Still awake at nearly 4 a.m., I decided to try and download a weather fax off the HAM radio and into our HP laptop. Excitedly I was able to receive several weather fax transmissions, sent by the Coast Guard at Point Reyes near San Francisco. Now I need to learn how to clean up the images. They came white on black instead of black on white, they split alignment halfway through the image, and are slightly fuzzy in sections.
After a hearty breakfast by Leslie, I worked to commission the watermaker. I cleared out all the tools and lubricants to gain access to the plumbing that supports the watermaking process.
The first step in the commissioning processes was to turn on the saltwater feed to the boost pump. When I opened the valve, seawater poured out from around the fitting that feeds the system, so we didn’t get any further in the commissioning process. I put everything back in its place, realizing this was an issue that will have to be addressed at dock where I’d have easier access to parts.
One of the main reasons for heading out to Santa Cruz the night before was to take advantage of the forecasted light winds that would allow us to sail for the first time our newly re-cut gennaker, our large colorful light wind sail. After lunch, while the boys kayaked to the beach through small waves, I rigged up the windvane self-steering, in hopes of testing it along with the gennaker. We pulled out from under Trent’s berth the newly re-cut gennaker sail, no easy task as the sail is large and the living space we walked it through, small. We prepared it on the foredeck. The netting I laced days earlier kept the sail from falling off the deck and into the water.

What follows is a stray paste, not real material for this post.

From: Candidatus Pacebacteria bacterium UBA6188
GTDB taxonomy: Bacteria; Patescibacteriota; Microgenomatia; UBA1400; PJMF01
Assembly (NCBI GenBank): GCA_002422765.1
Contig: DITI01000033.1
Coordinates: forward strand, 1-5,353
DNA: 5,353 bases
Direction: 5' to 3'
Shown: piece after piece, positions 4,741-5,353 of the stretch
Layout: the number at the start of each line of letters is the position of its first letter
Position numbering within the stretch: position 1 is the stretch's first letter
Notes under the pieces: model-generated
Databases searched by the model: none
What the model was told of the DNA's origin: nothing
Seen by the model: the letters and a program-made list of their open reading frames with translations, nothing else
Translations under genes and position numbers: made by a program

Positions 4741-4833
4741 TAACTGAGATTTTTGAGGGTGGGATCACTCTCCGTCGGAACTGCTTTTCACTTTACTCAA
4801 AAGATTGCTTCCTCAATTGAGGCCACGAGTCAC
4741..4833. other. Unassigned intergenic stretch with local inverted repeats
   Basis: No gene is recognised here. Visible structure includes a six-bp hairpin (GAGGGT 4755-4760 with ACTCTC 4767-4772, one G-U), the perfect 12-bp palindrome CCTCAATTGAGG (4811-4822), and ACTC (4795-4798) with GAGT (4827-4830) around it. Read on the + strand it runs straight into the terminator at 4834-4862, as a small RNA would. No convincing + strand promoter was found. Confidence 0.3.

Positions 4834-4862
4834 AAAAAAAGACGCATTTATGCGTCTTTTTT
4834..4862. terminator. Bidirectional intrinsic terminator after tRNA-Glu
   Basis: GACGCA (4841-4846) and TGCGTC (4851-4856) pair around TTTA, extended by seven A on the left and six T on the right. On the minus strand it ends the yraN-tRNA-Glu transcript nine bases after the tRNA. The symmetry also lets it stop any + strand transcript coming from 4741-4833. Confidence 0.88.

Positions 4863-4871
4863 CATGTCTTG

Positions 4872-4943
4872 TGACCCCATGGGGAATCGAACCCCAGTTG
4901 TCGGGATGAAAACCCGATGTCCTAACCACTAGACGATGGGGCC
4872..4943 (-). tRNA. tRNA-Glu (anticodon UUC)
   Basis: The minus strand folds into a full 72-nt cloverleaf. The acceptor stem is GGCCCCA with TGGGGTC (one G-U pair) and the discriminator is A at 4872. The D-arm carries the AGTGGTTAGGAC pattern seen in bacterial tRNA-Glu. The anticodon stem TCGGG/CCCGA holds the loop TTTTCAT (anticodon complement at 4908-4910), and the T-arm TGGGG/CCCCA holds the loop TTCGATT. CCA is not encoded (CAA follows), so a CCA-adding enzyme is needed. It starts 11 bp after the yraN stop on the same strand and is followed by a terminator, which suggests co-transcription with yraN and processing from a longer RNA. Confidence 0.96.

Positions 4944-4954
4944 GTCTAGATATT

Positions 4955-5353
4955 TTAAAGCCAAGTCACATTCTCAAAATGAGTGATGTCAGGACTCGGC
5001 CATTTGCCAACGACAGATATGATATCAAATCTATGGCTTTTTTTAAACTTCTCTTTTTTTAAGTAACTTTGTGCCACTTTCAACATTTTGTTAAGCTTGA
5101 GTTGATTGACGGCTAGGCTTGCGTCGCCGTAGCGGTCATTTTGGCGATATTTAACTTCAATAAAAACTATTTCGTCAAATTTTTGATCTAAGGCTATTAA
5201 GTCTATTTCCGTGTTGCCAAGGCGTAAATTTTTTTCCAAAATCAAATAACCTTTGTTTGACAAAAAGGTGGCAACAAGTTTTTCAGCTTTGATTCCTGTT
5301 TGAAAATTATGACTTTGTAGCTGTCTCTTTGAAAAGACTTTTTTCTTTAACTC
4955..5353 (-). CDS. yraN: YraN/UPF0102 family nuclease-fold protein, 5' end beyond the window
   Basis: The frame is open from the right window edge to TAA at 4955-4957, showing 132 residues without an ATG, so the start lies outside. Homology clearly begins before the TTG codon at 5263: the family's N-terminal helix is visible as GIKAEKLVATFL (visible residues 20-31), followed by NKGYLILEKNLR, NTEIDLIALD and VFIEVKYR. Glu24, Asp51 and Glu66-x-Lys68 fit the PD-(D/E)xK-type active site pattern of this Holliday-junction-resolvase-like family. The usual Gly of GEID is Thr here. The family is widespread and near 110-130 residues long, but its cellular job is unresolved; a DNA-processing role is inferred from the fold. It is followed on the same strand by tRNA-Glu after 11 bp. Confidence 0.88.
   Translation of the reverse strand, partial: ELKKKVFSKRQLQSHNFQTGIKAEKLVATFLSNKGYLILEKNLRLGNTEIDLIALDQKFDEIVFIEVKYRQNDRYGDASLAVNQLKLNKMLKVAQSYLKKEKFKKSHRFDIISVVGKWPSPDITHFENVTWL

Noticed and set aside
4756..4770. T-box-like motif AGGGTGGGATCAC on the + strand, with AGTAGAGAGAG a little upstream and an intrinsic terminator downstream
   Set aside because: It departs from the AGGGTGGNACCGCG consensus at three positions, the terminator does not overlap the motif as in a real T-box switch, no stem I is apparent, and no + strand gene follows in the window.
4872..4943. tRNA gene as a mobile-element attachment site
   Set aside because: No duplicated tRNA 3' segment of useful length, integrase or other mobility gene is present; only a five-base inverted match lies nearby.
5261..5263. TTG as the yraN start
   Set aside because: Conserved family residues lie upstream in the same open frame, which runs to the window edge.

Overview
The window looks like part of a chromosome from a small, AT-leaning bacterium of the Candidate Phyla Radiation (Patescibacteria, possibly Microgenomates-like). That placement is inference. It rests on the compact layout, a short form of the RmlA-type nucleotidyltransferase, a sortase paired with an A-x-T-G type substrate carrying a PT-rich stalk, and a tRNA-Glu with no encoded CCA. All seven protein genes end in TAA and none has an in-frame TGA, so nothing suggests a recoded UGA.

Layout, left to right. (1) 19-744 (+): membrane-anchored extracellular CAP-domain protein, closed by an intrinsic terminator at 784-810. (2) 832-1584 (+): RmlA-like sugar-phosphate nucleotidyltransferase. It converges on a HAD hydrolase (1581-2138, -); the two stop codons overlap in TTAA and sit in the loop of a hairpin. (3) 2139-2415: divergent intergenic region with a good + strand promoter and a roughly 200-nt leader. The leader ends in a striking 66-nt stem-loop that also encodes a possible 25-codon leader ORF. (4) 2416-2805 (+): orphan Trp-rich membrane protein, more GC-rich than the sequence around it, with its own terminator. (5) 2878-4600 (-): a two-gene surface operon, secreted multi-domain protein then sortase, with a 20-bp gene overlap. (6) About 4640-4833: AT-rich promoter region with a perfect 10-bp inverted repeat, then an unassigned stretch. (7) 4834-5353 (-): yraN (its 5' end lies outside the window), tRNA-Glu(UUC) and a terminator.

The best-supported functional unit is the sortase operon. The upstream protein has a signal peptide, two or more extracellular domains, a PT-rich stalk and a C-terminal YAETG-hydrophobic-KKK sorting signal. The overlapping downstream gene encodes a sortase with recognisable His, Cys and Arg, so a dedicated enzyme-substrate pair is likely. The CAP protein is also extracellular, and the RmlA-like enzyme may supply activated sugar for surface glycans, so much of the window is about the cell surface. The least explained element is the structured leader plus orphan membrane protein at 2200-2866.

With the boys and kayak safely back aboard, we started the engine and weighed anchor. It came up fine, except, darn it, the sharp point of the anchor poked through the green gelcoat line of Kandu’s bow. I’ll need to take greater care when pulling up the anchor those last two feet. With anchor away and stowed, we motored past the Coast Guard buoy and unfurled the mainsail. Once set, we tied the mainsail’s boom preventer line to protect us from accidentally jibing, which means holding the heavy boom in place so it doesn’t dangerously swing over (or into!) our heads without warning. We proceeded to hoist the gennaker, Leslie on the foredeck, me in the cockpit. The light-wind sail easily slipped from its sock and gloriously made its colorful presence felt. We were impressed and pleased with the effort.
Too soon the wind died and we re-snubbed the gennaker, pulling its enclosing sock down from its head (top) to its tack (bottom). With no wind, we were unable to test the self-steering wind vane, another thing for another day. Just as we had done the night before, we engaged the hydraulically operated autopilot to steer us home. We again motored past Platform Gail, this time noticing the sea lions basking atop her buoys.
Before long, we entered Ventura Marina, successfully docking without any of the incidents or fanfare that occurred the last time we pulled from our slip. All in all, it was a productive 24 hour period, filled with good test runs, yet with still more to come . . . several more.